— Luther Examined and Reexamined - A Review of Catholic Criticism and a Plea for Revaluation • W. H. T. Dau

... fresh honors awaited him from the crown, though, according to the somewhat doubtful assertion of the heretical Grotius, his deeds had left a stain upon his name among the people. He was given command of the armada of three hundred sail and twenty thousand men, which, in 1574, was gathered at Santander against ...
— The Atlantic Monthly, Volume 14, No. 85, November, 1864 • Various

... we all, on suitable occasions, walk up and apply the match to the keg of gun-powder which is to blow up the Union, but which, somehow, at the critical moment, fails to ignite. But you must allow us one heretical whisper,—very small and low. The negro of the North is an ideal negro; it is the negro refined by white culture, elevated by white blood, instructed even by white iniquity;—the negro among negroes ...
— Atlantic Monthly, Volume 3, No. 19, May, 1859 • Various

... the words of the Koran, which frequently speaks of God's knowledge, power, and so on, and was accordingly condemned as heretical by the orthodox. ...
— A History of Mediaeval Jewish Philosophy • Isaac Husik

... become in sentiment and conviction frankly, unscrupulously, and loyally nationalist. This, of course, is a heresy from the point of view of the American democratic tradition; but it is much less of a heresy from the point of view of American political practice, and, whether heretical or not, it indicates the road whereby alone the American ...
— The Promise Of American Life • Herbert David Croly

... guile, and communicate without envy, and her riches I hide not." But sometimes this happens through the vileness of the things taught; thus Augustine says on John 16:12: "There are some things so bad that no sort of human modesty can bear them." Wherefore of heretical doctrine it is written (Prov. 9:17): "Stolen waters are sweeter." Now, Christ's doctrine is "not of error nor of uncleanness" (1 Thess. 2:3). Wherefore our Lord says (Mk. 4:21): "Doth a candle," i.e. true and pure doctrine, "come in to ...
— Summa Theologica, Part III (Tertia Pars) - From the Complete American Edition • Thomas Aquinas

... before he had gained the regard of one, William Glen, who, in 1825, had been engaged by the Bible Society to translate the Old Testament into Persian. The clever Scot, of whom Borrow was informed by a competent judge that he was 'a Persian scholar of the first water,' was probably too heretical for the Society which recalled him, much to his chagrin. 'He is a very learned man, but of very simple and unassuming manners,' wrote Borrow to Jowett.[100] His version of the Psalms appeared in 1830, and of Proverbs in 1831. Thus he was going home in despair, but seems to have had ...
— George Borrow and His Circle - Wherein May Be Found Many Hitherto Unpublished Letters Of - Borrow And His Friends • Clement King Shorter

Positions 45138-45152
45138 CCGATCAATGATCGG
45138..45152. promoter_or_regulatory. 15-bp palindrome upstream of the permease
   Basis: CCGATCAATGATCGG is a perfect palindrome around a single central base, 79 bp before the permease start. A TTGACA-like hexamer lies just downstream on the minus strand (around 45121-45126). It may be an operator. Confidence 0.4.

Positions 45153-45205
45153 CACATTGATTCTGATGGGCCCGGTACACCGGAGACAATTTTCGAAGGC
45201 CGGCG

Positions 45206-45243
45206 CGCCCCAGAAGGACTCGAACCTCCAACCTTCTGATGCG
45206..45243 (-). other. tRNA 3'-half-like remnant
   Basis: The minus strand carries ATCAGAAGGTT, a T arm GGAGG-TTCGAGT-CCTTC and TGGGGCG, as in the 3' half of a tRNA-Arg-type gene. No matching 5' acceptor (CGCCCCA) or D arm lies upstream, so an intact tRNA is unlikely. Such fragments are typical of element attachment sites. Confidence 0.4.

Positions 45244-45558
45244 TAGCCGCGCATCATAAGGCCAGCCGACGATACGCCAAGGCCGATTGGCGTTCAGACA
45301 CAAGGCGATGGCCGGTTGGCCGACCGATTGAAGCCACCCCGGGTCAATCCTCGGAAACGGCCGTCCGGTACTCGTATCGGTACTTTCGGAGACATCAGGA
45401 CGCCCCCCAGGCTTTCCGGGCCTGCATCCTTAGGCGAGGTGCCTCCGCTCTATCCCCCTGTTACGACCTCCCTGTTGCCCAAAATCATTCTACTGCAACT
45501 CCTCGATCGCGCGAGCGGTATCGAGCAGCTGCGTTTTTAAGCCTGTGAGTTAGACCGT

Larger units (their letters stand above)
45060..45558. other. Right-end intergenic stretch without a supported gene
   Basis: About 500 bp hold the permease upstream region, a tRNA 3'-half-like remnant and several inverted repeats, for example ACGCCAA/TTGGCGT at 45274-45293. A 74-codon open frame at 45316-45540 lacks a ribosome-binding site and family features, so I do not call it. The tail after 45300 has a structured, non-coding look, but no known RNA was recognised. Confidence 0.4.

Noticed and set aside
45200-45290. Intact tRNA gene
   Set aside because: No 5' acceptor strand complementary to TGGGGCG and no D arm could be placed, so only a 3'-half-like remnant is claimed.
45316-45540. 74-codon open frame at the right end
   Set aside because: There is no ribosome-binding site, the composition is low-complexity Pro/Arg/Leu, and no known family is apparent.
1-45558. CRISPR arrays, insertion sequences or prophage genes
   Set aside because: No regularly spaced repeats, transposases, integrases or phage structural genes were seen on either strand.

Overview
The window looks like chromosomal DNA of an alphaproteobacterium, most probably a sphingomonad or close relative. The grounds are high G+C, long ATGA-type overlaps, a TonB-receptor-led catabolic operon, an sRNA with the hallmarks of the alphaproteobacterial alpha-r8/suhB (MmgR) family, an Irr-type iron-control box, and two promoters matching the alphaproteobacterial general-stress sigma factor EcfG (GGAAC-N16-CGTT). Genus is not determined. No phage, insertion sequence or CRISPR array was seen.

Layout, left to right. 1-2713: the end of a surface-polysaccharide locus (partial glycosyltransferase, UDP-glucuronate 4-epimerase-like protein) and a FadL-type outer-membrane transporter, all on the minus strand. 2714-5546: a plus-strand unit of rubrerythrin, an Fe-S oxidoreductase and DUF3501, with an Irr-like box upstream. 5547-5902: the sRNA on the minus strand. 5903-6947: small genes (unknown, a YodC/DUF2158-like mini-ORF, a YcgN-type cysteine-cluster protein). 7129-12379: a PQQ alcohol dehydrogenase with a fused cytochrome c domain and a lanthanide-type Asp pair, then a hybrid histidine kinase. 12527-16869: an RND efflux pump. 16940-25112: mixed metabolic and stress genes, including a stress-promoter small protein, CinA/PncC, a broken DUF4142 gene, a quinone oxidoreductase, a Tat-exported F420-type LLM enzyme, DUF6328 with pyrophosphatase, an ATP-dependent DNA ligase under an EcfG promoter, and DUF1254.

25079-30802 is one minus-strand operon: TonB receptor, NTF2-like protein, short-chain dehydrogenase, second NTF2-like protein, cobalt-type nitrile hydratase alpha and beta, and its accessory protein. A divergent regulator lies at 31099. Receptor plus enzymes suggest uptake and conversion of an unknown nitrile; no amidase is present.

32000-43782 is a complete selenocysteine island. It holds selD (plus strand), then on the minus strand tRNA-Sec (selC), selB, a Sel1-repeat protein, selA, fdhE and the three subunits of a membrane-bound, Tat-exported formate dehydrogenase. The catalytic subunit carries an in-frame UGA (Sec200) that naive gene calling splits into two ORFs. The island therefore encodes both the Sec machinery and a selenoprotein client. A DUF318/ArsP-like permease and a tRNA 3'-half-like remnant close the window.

... established. But the more Henry was resolved to abide by his constitutional innovations, the more necessary it seemed to him, in reference to doctrine, to avoid any deviation that could be designated as heretical. And though he some years before made advances to the Protestants because he needed their support against the Emperor and the Pope, things were now on the contrary in such a state that he could feel himself all the safer, the less connexion he had with the Germans. Under ...
— A History of England Principally in the Seventeenth Century, Volume I (of 6) • Leopold von Ranke

... Arnauld was "for substance of doctrine" really a Calvinist, though he quite sincerely disclaimed being such; and it was for his defence of Calvinism (under its ancient form of Augustinianism) that he was threatened, through Jesuit enmity, with condemnation for heretical opinion. The problem was to enlist the sentiment of general society in his favor. The friends in council at Port Royal said to Pascal, "You must do this." Pascal said, "I will try." In a few days, the first ...
— Classic French Course in English • William Cleaver Wilkinson

... d'Olivet spoke indignantly of "ces ana, dont le nombre se multiple impunement tous les jours a la honte de notre siecle.'' About the middle of the 18th century, too, they were sometimes made the vehicles of revolutionary and heretical opinions. Thus the evil naturally began to cure itself, and by a reaction the French Ana sank in public esteem as much below their intrinsic value as they had formerly been ...
— Project Gutenberg Encyclopedia

... by a promise that Henry would marry his daughter Iolande. Intrigues were entered into with the discontented Norman nobles, and the pope was importuned to save Henry from French assaults at the same moment that the king made a treaty of alliance with his first cousin, the heretical Raymond VII. of Toulouse. Honorius gave his ward little save sympathy and good advice. His special wish was to induce Louis to lead a French expedition into Languedoc against the Albigensian heretics. As soon as Louis resolved ...